Encyclopedia of Anti-Revisionism On-Line

Communist Unity Association (Marxist-Leninist)

Imperialism and the Struggle for a Revolutionary Party

Social Democracy – The Trotskyists

The essence of Trotskyism is petty-bourgeois opportunism putting on a ’left’ pose. Theoretically, it is a wing of social democracy and revisionism, not Marxism-Leninism, and its practice conforms to this, once the fog of left-sounding phrases is penetrated.

Trotsky’s theory of “permanent revolution”, for example was identical with Menshevism, social democracy, in holding that socialist revolution was impossible in conditions where ’the capitalist system was not well-developed and the working class not a numerical majority’. Trotsky could not accept Lenin’s line on the firm alliance of workers, and peasants in the conditions of imperialism, nor could he grasp Lenin’s analysis that the uneven development of imperialism made the building of socialism in one or several countries possible and correct. Consequently he opposed the building of socialism in the USSR, a country where the peasantry was in the majority, and had no faith that the Russian workers could succeed unless the revolution succeeded in the advanced capitalist countries of Western Europe. This opportunist, defeatist view of the concrete struggle was thinly masked by a line of leftist adventure calling for the new and weak socialist state to destroy itself in attempting to physically export, by military force, its revolution to the West.

This line was demolished by Lenin. But after his death Trotsky resurrected these theories in the name of ’Leninism’. When his line was rejected by the vast majority of the Soviet party and proletariat led by Stalin, Trotsky and his followers turned to secret acts of violence and sabotage to ’prove’ themselves correct.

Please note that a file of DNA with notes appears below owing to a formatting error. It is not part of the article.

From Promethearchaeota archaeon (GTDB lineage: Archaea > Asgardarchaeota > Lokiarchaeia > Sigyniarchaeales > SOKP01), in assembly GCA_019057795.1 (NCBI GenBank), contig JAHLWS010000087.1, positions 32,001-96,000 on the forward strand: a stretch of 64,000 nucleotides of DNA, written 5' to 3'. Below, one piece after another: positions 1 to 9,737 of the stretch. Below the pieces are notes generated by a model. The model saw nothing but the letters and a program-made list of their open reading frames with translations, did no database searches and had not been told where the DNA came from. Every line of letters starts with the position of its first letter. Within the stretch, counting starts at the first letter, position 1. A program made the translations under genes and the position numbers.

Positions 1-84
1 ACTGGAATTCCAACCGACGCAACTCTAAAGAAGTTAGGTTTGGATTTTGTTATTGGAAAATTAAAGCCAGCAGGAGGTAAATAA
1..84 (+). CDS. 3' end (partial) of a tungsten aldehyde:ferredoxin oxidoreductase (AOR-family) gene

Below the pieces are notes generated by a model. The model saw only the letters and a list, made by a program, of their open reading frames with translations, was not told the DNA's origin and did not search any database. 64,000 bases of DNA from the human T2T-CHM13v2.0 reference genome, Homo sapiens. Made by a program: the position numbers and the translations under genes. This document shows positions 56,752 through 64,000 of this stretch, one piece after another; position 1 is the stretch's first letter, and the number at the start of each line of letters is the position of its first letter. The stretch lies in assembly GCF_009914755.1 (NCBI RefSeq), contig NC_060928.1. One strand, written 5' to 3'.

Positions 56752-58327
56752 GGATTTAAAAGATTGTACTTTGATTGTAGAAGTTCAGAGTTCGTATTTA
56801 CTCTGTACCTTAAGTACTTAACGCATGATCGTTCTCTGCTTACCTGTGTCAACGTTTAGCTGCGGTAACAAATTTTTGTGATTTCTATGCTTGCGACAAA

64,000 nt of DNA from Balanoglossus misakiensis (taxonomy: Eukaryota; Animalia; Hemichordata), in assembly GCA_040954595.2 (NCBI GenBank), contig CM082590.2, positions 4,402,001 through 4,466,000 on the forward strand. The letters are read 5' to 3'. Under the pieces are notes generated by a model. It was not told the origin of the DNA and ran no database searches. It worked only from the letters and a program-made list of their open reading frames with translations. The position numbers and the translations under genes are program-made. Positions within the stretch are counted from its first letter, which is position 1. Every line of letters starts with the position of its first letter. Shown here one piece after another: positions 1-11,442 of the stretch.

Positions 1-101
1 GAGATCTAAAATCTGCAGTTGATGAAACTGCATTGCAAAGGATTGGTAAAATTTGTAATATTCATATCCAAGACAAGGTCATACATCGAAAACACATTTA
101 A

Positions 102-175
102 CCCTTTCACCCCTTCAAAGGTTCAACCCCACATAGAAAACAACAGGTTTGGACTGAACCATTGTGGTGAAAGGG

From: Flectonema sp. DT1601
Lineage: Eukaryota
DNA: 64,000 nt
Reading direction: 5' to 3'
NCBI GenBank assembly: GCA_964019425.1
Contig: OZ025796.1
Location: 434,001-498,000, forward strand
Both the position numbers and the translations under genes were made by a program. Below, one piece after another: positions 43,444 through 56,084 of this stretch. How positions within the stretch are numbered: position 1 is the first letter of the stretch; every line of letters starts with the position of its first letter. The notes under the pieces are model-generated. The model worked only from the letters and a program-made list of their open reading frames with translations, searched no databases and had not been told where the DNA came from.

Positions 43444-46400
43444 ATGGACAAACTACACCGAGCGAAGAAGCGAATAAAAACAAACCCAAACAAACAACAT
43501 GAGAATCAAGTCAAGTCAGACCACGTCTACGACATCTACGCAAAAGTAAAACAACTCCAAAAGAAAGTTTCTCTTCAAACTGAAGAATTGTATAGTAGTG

Trotsky’s line on the party, on the dictatorship of the proletariat and on all basic questions was the opposite of revolutionary Leninism. Trotsky’s line has been made ridiculous by history. The continuing development of socialism in the Soviet Union and the growing importance of the national liberation struggles of colonial, peasant peoples to world revolution were the reverse of all he preached. The Trotskyists were exposed as collaborators with all bourgeois, even fascist, forces who opposed the Soviet Union, and Trotskyism was thoroughly discredited.

The saviours of Trotskyism were the revisionists. Khrushchev’s attacks on Stalin and the abandonment of socialism in the USSR gave a slight plausibility to Trotsky for those who did not know its history. In the countries where revisionism triumphed in the communist parties a political vacuum was created which gave an opportunity to Trotskyists with their ’left’ phrases.

Britain is cursed with one of the ’strongest’ Trotskyist movements in the world. This is a reflection of the weakness of the revolutionary movement in Britain and of the thorough revisionism of the Communist Party of Great Britain. In Britain there has been, historically, a marked failure of conscious revolutionary theory to take roots among, the workers. This leaves the way open for petty bourgeois intellectuals to whom Trotskyism has great appeal, to push forward their movements.